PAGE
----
By combining appliance usage patterns, an observer could discern the behavior of occupants in a home over a period of time. For example, the data could show whether a residence is occupied, how many people live in it, and whether it is “occupied by more people than usual.” According to the Department of Energy, smart meters may be able to reveal occupants’ “daily schedules (including times when they are at or away from home or asleep), whether their homes are equipped with alarm systems, whether they own expensive electronic equipment such as plasma TVs, and whether they use certain types of medical equipment.”

Figure 1, which appears in NIST’s report on smart grid cybersecurity, shows how smart meter data could be used to decipher the activities of a home’s occupants by matching data on their electricity usage with known appliance load signatures.

Figure 1. Identification of Household Activities from Electricity Usage Data
Unique Electric Load Signatures of Common Household Appliances
Smart meter data that reveals which appliances a consumer is using has potential value for third parties, including the government. In the past, law enforcement agents have examined monthly electricity usage data from traditional meters in investigations of people they suspected of illegally growing marijuana. For example, in United States v. Kyllo, a federal agent subpoenaed the suspect’s electricity usage records from the utility and “compared the records to a spreadsheet for estimating average electrical use and concluded that Kyllo’s electrical usage was abnormally high, indicating a possible indoor marijuana grow operation.” If law enforcement officers obtained near-real time data on a consumer’s electricity usage from the utility company, their ability to monitor household activities would be amplified significantly. For example, by observing when occupants use the most electricity, it may be possible to discern their daily schedules.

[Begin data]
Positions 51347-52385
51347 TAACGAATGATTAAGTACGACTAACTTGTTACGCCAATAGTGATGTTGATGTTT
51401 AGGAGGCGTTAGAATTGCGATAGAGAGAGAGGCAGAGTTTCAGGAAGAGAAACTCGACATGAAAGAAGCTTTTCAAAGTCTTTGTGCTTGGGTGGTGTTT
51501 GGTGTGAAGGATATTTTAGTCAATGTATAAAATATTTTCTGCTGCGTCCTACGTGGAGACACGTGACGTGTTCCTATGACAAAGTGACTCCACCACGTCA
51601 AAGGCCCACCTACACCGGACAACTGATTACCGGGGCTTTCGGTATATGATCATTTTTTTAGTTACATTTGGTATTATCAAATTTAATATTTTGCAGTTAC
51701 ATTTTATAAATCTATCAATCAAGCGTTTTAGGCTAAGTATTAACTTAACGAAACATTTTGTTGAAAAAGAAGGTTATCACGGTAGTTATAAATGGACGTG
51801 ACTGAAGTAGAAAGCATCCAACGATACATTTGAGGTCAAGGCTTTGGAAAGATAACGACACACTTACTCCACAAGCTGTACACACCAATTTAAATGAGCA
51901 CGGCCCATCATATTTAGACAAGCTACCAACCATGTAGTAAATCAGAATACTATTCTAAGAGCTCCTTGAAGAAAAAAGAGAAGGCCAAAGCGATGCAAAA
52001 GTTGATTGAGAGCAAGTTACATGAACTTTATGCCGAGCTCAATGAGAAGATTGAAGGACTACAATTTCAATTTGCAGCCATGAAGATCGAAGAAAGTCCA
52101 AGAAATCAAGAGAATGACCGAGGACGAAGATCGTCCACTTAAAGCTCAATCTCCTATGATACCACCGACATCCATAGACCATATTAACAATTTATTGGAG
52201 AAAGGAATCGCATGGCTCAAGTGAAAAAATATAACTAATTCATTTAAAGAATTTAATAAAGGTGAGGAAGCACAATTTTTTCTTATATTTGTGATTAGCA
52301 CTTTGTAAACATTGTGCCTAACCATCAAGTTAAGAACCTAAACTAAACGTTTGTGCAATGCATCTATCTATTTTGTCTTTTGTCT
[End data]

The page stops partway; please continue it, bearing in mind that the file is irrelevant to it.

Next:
As smart meter technology develops and usage data grows more detailed, it could also become more valuable to private third parties outside of the grid. Data that reveals which appliances a person is using could permit health insurance companies to determine whether a household uses certain medical devices, and appliance manufacturers to establish whether a warranty has been violated. Marketers could use it to make targeted advertisements. Criminals could use it to time a burglary and figure out which appliances they would like to steal. If a consumer owned a plug-in electric vehicle, data about where the vehicle has been charged could permit someone to identify a person’s location and travel history.

Even privacy safeguards, such as “anonymizing” data so that it does not reflect identity, are not foolproof. By comparing anonymous data with information available in the public domain, it is sometimes possible to identify an individual—or, in the context of smart meter data, a particular household. Moreover, a smart grid will collect more than just electricity usage data. It will also store data on the account holder’s name, service address, billing information, networked appliances in the home, and meter IP address, among other information. Many smart meters will also provide transactional records as they send data to the grid, which would show the time that the meter transmitted the data and the location or identity of the transmitter.

Regarding the security of this data collected on ratepayers, the CRS report says:
. . . consumer data moving through a smart grid becomes stored in many locations both within the grid and within the physical world. Thus, because it is widely dispersed, it becomes more vulnerable to interception by unauthorized parties and to accidental breach. The movement of data also increases the potential for it to be stolen by unauthorized third parties while it is in transit, particularly when it travels over a wireless network....